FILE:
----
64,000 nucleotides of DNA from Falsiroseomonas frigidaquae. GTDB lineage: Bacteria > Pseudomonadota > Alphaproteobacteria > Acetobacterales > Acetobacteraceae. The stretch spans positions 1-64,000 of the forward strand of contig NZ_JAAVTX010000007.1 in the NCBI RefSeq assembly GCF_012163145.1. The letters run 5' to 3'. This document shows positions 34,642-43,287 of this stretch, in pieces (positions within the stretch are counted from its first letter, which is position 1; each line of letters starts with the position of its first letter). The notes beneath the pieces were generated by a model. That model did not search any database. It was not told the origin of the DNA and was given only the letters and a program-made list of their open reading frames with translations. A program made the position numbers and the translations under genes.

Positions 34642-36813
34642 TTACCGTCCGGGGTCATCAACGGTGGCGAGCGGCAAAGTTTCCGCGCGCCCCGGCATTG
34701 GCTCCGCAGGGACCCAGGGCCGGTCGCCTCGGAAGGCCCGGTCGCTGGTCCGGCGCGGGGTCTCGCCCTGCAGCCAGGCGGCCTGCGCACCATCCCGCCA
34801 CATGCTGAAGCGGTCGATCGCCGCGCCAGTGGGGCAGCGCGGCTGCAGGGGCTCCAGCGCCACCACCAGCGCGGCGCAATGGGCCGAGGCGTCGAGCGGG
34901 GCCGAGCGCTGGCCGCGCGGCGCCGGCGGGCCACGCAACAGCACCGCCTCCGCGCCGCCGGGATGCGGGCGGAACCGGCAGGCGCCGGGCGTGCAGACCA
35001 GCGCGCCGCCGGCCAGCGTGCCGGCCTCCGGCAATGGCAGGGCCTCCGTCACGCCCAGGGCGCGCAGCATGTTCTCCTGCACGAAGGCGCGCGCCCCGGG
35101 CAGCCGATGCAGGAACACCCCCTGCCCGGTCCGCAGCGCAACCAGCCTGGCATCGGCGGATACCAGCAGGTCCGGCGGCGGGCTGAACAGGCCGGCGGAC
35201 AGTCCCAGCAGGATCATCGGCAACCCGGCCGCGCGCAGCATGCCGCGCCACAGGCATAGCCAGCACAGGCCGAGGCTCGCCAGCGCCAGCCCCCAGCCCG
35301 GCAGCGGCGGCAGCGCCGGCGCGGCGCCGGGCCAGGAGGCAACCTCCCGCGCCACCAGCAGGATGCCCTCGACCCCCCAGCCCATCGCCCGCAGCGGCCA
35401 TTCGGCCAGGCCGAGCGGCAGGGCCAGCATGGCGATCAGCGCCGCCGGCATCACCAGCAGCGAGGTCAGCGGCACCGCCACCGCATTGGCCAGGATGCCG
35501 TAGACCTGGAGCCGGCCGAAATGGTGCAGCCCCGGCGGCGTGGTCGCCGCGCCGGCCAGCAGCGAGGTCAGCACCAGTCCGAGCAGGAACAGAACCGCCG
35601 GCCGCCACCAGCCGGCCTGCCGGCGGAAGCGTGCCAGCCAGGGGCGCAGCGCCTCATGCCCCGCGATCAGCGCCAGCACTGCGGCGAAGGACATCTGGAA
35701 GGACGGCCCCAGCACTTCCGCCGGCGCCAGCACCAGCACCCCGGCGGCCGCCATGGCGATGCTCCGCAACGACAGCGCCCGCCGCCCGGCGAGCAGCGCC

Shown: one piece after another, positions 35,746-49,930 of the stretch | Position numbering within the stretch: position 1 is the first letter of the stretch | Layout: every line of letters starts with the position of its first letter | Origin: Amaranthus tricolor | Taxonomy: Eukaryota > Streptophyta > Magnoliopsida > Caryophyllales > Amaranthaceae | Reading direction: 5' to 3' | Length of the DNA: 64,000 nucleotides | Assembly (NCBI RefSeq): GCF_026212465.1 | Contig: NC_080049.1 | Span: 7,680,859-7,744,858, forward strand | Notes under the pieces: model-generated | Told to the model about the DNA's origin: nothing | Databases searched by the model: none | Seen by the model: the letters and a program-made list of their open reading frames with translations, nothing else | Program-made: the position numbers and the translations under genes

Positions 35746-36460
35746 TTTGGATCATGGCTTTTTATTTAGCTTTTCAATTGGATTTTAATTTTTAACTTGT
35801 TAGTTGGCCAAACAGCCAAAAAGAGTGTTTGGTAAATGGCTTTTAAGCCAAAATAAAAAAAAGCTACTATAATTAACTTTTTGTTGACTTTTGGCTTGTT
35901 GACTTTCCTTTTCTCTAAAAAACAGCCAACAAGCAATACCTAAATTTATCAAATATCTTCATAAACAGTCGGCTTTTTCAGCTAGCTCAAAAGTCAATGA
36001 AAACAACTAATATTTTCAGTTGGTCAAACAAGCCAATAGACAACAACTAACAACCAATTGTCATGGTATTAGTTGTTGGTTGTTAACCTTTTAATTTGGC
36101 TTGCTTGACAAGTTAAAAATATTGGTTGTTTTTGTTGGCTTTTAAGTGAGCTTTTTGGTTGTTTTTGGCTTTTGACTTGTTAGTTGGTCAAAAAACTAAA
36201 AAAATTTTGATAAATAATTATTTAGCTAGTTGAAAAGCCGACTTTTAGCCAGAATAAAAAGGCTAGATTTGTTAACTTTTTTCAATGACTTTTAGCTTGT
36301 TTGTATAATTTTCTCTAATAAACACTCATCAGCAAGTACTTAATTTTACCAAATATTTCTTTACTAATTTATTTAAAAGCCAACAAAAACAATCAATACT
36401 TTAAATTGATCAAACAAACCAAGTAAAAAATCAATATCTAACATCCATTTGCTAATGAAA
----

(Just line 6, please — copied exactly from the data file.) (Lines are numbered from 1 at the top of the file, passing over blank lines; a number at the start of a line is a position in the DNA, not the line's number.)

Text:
34901 GCCGAGCGCTGGCCGCGCGGCGCCGGCGGGCCACGCAACAGCACCGCCTCCGCGCCGCCGGGATGCGGGCGGAACCGGCAGGCGCCGGGCGTGCAGACCA